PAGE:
2. The partner I frequently travel with likes to ask the hotel front desk for recommendations. I would say most of those turned out to be tourist traps in the area (with some exceptions especially if we asked a five-star hotel), and so if I am not too tired or desperate at the time, I would usually try to gently steer us away from those recommendations, even if it means taking a risk looking for the local gems, because I often have no clue and can only rely on gut feeling.

                        26 Replies
                        1. re: tarteaucitron

                          My family and I visited New Orleans in the late '90's. While we were checking in we asked the front desk clerk where he ate lunch. He directed us to a very small hole in the wall off of Canal Street (IIRC it was the opposite end of Canal from the French Quarter) called Two Sisters. It was one of the best of several great meals we had on that vacation. I've retold this story many times and everyone assumes I mean the very famous "Court of Two Sisters". This was a very tiny place that made everything from scratch to order. I remember it was off of a dirt road. I wonder if it survived Katrina.

                          So maybe a better question to ask the staff is "Where do you eat?"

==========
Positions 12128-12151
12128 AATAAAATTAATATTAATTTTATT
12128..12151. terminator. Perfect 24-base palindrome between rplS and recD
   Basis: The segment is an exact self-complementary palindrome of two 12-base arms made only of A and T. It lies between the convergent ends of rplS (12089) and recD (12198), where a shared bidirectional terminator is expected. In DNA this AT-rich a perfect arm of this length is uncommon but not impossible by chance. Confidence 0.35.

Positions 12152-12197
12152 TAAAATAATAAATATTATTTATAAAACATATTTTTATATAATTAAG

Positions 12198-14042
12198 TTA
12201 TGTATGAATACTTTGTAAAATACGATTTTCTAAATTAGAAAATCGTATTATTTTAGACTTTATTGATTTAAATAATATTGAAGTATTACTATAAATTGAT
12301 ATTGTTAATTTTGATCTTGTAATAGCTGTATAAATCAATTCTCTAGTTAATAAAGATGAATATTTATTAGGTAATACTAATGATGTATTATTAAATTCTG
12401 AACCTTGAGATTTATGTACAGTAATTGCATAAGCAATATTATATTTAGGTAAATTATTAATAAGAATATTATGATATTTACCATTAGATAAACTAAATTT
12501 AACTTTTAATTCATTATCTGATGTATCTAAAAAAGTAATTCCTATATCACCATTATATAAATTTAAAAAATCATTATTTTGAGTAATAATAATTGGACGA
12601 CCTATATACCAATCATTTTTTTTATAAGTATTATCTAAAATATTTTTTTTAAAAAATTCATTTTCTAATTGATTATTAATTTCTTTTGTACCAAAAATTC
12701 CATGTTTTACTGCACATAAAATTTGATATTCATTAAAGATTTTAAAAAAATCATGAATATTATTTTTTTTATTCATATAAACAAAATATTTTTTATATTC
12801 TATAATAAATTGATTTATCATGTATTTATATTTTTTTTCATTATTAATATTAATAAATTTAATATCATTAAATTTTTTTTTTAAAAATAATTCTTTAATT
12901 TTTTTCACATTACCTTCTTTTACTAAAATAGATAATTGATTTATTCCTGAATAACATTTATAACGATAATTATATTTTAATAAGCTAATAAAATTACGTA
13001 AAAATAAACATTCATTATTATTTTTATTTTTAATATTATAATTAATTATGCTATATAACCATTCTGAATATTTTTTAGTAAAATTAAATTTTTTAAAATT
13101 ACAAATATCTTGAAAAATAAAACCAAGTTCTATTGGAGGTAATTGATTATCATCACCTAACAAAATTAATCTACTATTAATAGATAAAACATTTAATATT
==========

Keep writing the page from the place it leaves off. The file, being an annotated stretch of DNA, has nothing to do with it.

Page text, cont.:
1. re: amethiste

                            That is a lucky instance (and I have been to some memorable hole-in-the-wall places in New Orleans myself)! And yes, that question is a great way to approach it.

                          2. re: tarteaucitron

                            Sometimes the front desk and concierge are in cahoots with the tourist places.

                            1. re: monku

                              Yes--not just hotel people but other business people. We were directed to about the worst dimsum place I've ever been to that way and the person highly recommended it--note to self: if they have a stack of business cards from the restaurant, they're likely in cahoots.

                              1. re: chowser

                                Yes and if they give you a card that entitles you to a free appetizer that should tip you off as well!

                              2. re: monku